Here is a zip file that contain pdfs of the slides from my presentation at ISIM 2015. It also includes the Max patches for the instruments I demonstrated during the presentation. The instruments have no documentation with them, so feel free to contact me at firstname.lastname@example.org if you need info.
I have a busy fall with 4 presentations dealing with aspects of my Interactive Musical Partner (IMP) research.
On Friday, September 6, I’ll present Valued Features of Improvised Musical Interactions (or What I learned from my computerized improvisation partner) at the Guelph Jazz Festival Colloquium in Guelph, Ontario, Canada.
On Monday, October 14, I’ll give a demonstration entitled Interactive Musical Partner: A Demonstration of Musical Personality Settings for Influencing the Behavior of an Interactive Musical Generation System at 2nd International Workshop on Musical Metacreation, which is part of the Ninth Annual Conference on Artificial Intelligence and Interactive Digital Entertainment, at Northeastern University in Boston, Massachusetts. The proceedings of MUME and AIIDE will be published by the Association for the Advancement of Artificial Intelligence Publications.
On Thursday, October 17, I will present a poster/paper entitled Interactive Musical Partner: A Modular Human/Computer Duo Improvisation System at the 10th International Symposium on Computer Music Multidisciplinary Research, at Laboratoire de Méchanique et d’Acoustique in Marseille, France. The CMMR proceedings will be published by Springer Verlag in their Lecture Notes in Computer Science Series.
I will present a performance demonstration entitled Interactive Musical Partner: A Look at the Components of a Human/Computer Duo Improvisation System at the Electroacoustic Barn Dance 2013, which is held at The University of Mary Washington in Fredericksburg, VA from November 7-9.
This is my performance with IMP from my PhD lecture recital at LSU on March 13, 2013. The Interactive Musical Partner (IMP) is a piece of software that will play free improv duos with a human improviser. More info at: http://research.jeffalbert.com/imp/
My article “Improvisation as Tool and Intention:Organizational Approaches in Laptop Orchestras and Their Effect on Personal Musical Practices” has just been published in Critical Studies in Improvisation/Études critiques en improvisation.” View the entire issue at http://www.criticalimprov.com/issue/view/142.
SLEO is taking place at LSU, April 15-17. The SLEO website blurb:
an international workshop on music performance using mobile devices and laptop computers. The symposium, April 15-17, 2012, will offer workshops for those wishing to learn about mobile and laptop ensembles, as well as peer-reviewed papers and panels to discuss the state-of-the-art and best practices of this exciting new genre of music performance and music technology.
I am chairing a panel discussion titled “Play Something Crazy…Now: Improvisation as a Tool in Composing for Laptop Orchestras.” It will be Tuesday at 1 pm, and the panelists are Paula Matthusen (Wesleyan University), Christopher Burns (UW-Milwaukee), Scott Hewitt (University of Huddersfield), and J. Corey Knoll (LSU). We will discuss improvisation as both a means and an end in composing for LEOs, with some attention given to composing for ensembles of unknown instrumentation.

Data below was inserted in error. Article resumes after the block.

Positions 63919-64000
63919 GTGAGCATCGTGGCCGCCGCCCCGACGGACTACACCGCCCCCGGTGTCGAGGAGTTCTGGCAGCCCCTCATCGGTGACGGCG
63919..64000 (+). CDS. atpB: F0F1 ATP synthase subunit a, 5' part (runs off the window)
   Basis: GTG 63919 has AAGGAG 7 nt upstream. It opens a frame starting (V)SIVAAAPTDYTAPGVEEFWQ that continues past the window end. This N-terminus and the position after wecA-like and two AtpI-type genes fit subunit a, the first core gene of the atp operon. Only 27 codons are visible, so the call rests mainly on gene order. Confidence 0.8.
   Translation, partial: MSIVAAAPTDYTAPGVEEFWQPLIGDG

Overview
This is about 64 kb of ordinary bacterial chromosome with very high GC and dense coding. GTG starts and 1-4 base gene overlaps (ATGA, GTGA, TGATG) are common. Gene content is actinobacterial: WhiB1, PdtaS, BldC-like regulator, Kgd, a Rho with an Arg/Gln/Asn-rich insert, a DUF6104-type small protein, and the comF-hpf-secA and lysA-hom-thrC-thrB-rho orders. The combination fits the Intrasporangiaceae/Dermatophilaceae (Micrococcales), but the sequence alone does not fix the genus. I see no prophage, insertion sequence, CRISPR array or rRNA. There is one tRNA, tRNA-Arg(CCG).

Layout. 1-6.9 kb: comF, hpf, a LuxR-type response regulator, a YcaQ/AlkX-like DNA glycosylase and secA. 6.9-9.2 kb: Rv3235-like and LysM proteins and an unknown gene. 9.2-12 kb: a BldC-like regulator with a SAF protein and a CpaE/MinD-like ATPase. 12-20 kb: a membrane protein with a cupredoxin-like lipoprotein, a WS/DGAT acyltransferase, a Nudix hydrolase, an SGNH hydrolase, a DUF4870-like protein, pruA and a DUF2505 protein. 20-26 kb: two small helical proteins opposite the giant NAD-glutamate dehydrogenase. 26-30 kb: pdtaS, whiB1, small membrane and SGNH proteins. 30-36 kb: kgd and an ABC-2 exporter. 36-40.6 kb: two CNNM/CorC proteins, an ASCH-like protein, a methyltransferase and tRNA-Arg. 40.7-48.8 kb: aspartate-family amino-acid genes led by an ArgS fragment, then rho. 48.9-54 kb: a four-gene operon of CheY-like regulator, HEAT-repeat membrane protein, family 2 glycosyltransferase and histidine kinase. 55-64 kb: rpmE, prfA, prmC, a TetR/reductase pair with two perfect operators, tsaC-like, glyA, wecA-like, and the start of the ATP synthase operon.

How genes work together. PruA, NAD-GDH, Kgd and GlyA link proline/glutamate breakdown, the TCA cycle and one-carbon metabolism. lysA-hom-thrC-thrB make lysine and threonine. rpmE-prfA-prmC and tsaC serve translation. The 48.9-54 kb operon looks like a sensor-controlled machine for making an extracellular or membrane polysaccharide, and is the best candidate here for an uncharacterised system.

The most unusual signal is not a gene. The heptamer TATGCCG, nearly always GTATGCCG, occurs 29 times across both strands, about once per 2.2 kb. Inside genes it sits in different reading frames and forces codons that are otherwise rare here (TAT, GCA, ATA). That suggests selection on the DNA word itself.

Here are the supporting materials for my presentation “Instigation Quartets: A Look at The Effectiveness of Higher Level Improvisational Instructions as a Means to Foster Musical Diversity” which was given at the International Society for Improvised Music Conference at William Paterson University in New Jersey on February 17, 2012.
Zip files of IQ audio:
I will be presenting “Instigation Quartets: A Look at The Effectiveness of Higher Level Improvisational Instructions as a Means to Foster Musical Diversity” on Friday, February 17 at 2 pm on the campus of William Patterson University in Wayne, NJ, as part of the International Society of Improvised Music Conference. Full details here: http://www.isimprov.org/upcomingEvent.html
The “Instigation Quartets” are a set of high level verbal instructions that serve as starting points for otherwise free improvisations. The idea behind the Instigation Quartets (IQ) is twofold. The first intention is to provide a way to bypass the early “negotiation” stage of a free improvisation, and the second intention is to push musicians into starting improvisatory episodes in ways that may not occur if left to the groups usual devices.
This presentation will look at recordings of the IQ made in Dortmund (Germany), Chicago, and New Orleans between October 2010 and November 2011by a variety of musicians. The analysis of these recordings will look at the effectiveness of the IQ in realizing the intentions outlined above, as well as the success of the musical results outside of the context of the instructions.
Below is a link to the pdf of a survey that I used for my paper “Improvisation as Tool and Intention: Organizational Practices in Laptop Orchestras and Their Effect on Personal Music Approaches” that I will present at the Guelph Jazz Festival Colloquium on September 8, 2011. I’ll post more on the paper itself after the presentation.